Below is an excerpt from my column that originally appeared on It’s a Southern Thing. Click here to read the full column now. This column had a “sequel” of even more granny words. Click here to read the full follow-up now.
The other day, a friend posted on Facebook that she’d used the word “pocketbook” and completely confused her grandchildren. She wrote plaintively: “Doesn’t anyone say this anymore?” Nope. Think of it like when our parents or grandparents referred to their “sock hops” or “jalopies.” They no longer exist, figuratively speaking.
Perhaps the “pocketbook” misunderstanding is understandable for a generation of people who’ve never written a check or used a phone that was attached to a wall. Their world references might lead them to believe a “pocketbook” is a tee-tiny iPad or even a miniature graphic novel.
The post made me think of other words my grandmothers said that could be tricky for the young’uns of today. For example, when I was pre-school age, my mother worked full-time so I was sent to “nursery school,” which was really Mrs. McRaney’s house where we had zero schooling.
So I put together a handy glossary of words to help bridge the gap between folks of a certain age and whippersnappers. (Just so you know, my age puts me squarely in between boomers and whippersnappers. I carry a “purse,” not a pocketbook, but I have been known to call younger folks “young’uns” … but usually only when they’ve annoyed me.)
Kelly’s Handy-Dandy Glossary of Granny-Speak
Pocketbook. Noun. A purse, or handbag, usually one that has a matching pair of shoes and earbobs (see below) and a coordinating chunky necklace. Presumably, the name came from the fact that it held all the things men carried in their pockets – and so much more – rather than its size. My Grandmother Gray had an entire closet filled with pocketbooks of every color, alongside neatly stacked boxes of shoes to match every handbag. She was an Avon lady, so she also had drawers full of costume jewelry to perfectly accessorize any pocketbook-shoe set. If you’re still not sure what one is, picture Sophia’s straw handbag on “The Golden Girls.” Now that was a pocketbook.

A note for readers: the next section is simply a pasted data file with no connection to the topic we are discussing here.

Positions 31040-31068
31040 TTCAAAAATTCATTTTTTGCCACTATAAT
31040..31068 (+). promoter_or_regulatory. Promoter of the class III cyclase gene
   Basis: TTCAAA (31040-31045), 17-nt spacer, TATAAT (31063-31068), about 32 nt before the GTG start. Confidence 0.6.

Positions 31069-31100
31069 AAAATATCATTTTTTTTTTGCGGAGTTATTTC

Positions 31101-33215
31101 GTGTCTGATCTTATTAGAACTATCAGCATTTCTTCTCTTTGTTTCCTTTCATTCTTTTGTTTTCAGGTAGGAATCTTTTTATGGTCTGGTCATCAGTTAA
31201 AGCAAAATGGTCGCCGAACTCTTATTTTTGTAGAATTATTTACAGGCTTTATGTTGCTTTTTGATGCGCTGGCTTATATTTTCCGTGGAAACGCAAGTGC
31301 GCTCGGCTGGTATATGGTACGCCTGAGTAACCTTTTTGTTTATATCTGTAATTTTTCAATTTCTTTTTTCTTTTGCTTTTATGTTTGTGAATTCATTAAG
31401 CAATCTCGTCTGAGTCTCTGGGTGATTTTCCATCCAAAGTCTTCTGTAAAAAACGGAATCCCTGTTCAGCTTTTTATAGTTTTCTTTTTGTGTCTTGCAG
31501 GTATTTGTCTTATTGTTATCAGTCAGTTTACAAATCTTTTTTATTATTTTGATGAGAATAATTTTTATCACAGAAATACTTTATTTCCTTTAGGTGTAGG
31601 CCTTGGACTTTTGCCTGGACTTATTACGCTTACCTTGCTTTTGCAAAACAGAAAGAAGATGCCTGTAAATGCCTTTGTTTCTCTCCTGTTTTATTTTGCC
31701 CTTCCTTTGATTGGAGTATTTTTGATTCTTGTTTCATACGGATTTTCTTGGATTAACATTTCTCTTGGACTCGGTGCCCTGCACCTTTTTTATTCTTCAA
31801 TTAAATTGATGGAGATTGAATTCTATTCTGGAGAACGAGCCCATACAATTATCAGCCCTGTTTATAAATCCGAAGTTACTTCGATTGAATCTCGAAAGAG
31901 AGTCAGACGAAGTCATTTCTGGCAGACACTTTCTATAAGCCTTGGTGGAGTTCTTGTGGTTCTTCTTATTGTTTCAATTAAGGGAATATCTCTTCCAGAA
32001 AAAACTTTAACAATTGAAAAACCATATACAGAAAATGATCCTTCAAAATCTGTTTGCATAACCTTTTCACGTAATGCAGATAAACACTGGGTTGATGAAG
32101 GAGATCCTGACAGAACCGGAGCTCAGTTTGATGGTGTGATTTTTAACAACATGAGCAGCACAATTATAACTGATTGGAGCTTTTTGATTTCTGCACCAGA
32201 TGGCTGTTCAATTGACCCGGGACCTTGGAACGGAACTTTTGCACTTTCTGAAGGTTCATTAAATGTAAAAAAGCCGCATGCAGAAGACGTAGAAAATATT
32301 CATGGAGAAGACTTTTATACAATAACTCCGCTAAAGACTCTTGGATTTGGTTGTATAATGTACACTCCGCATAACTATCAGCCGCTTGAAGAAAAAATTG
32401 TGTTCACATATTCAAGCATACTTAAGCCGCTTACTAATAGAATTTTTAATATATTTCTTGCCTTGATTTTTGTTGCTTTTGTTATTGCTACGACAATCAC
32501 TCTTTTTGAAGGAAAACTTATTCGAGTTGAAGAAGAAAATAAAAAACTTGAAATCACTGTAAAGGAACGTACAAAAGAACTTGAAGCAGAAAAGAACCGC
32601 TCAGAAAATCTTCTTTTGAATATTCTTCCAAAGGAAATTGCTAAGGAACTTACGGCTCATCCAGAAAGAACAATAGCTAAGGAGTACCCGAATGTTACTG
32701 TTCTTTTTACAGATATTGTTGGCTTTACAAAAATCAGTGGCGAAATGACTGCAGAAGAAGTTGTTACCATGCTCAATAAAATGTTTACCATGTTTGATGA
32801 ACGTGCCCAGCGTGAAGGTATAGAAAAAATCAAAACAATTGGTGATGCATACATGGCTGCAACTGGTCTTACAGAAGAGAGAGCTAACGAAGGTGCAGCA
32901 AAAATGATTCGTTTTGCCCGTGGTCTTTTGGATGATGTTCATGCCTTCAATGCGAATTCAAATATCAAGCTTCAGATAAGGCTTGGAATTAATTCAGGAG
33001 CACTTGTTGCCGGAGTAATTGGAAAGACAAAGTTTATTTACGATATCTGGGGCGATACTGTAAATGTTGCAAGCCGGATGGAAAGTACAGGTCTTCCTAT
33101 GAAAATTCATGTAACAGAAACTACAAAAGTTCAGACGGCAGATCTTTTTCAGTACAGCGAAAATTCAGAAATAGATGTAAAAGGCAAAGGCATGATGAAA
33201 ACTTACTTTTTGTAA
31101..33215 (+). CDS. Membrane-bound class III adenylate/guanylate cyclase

Earbobs. Noun. Earrings. Typically made of cheap metals or colorful plastics to match shoes and pocketbooks. Often used to refer to the clip-on variety for unpierced ears, which came with tiny vice-like screws to hold them to your ear lobe. Click here to read the full column on SouthernThing.com.
Below is a brief excerpt of the follow-up column:
More Handy-Dandy Grandma Words
Y’all. After I wrote last week about words my grandmothers used to say that confuse today’s young “whippersnappers,” I got tons of responses from all of you who were having fun recalling these old-fashioned words. So many, in fact, that I feel the need to bring you a second glossary of granny-speak.
Here are words readers submitted by email or in comments on social media:
Color crayons. Noun. Crayons. (We Southerners like to say, “Why use one word when you can use two?”)
Smell good. Noun. Perfume or cologne. Example: “Put on some of that smell-good from Avon before you go.”
Step-ins. Noun. Panties, underwear. Because you literally step into them. Click here to read the full second column of granny words on SouthernThing.com.